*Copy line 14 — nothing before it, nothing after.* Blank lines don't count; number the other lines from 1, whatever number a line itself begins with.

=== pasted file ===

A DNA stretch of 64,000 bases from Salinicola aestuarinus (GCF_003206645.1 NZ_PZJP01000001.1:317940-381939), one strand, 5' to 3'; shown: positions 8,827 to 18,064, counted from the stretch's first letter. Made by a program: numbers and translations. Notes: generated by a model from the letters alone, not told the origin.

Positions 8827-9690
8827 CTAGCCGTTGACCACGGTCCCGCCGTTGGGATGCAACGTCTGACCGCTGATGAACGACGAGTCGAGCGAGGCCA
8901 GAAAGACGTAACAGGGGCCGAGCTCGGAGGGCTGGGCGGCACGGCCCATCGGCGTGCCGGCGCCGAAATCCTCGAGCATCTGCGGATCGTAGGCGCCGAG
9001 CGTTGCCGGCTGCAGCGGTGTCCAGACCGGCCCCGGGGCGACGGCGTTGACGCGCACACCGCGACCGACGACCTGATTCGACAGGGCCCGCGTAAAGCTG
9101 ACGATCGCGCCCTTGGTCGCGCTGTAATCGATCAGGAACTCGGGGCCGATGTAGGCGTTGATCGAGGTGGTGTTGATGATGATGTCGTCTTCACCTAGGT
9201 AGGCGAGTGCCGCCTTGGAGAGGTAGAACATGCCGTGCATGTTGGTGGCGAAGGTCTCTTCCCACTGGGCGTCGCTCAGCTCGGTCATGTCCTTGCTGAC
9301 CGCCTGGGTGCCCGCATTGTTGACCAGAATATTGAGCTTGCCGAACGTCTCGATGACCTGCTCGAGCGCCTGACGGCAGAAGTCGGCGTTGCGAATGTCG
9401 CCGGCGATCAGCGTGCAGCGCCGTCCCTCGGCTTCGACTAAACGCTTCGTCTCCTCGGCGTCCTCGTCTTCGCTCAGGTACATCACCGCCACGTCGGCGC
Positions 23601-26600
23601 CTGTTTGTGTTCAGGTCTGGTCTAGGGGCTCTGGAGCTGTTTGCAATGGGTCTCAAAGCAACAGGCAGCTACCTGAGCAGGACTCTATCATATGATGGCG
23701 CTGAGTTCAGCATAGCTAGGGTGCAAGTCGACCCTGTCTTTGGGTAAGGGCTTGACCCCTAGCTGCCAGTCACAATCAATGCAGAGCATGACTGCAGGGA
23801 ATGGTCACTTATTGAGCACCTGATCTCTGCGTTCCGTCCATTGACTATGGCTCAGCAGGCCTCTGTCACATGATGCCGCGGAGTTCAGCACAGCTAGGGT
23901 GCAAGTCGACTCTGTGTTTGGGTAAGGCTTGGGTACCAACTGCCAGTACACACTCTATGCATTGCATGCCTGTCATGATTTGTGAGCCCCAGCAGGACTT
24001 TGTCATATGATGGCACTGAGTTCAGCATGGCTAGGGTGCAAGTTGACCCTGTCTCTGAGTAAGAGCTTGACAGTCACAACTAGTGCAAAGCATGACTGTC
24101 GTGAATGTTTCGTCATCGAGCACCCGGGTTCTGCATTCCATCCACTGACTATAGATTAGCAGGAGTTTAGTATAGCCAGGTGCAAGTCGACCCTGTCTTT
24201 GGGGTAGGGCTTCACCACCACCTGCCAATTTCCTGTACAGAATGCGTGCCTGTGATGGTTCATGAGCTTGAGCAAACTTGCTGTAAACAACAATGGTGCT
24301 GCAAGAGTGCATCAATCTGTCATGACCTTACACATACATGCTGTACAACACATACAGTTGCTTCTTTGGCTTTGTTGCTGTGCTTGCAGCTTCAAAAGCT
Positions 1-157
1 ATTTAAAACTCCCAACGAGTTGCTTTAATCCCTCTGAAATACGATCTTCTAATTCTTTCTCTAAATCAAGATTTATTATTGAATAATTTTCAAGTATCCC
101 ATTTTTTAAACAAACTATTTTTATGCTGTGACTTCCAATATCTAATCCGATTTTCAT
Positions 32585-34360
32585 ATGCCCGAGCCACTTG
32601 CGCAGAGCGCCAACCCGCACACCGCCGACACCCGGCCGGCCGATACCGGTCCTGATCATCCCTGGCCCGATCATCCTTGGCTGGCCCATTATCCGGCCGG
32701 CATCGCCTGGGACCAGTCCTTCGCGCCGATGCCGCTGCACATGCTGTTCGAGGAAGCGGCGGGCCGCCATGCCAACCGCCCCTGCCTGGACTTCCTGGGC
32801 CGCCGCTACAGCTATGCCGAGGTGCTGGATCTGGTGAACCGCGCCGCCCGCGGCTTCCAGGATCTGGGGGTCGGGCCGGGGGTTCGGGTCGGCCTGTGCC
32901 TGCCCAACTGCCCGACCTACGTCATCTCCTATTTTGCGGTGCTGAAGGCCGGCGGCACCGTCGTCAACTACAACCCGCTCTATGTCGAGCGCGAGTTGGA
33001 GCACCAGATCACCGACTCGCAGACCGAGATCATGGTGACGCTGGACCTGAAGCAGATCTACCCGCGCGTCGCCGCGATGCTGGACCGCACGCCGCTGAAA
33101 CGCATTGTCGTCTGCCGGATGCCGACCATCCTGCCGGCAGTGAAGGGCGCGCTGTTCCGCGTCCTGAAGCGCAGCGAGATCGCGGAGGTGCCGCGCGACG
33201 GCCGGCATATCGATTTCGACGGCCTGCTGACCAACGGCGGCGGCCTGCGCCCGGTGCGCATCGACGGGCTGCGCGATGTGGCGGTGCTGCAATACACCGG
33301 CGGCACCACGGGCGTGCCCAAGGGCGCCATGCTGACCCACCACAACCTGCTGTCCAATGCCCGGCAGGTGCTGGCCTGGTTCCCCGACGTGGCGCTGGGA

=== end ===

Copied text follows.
23901 GCAAGTCGACTCTGTGTTTGGGTAAGGCTTGGGTACCAACTGCCAGTACACACTCTATGCATTGCATGCCTGTCATGATTTGTGAGCCCCAGCAGGACTT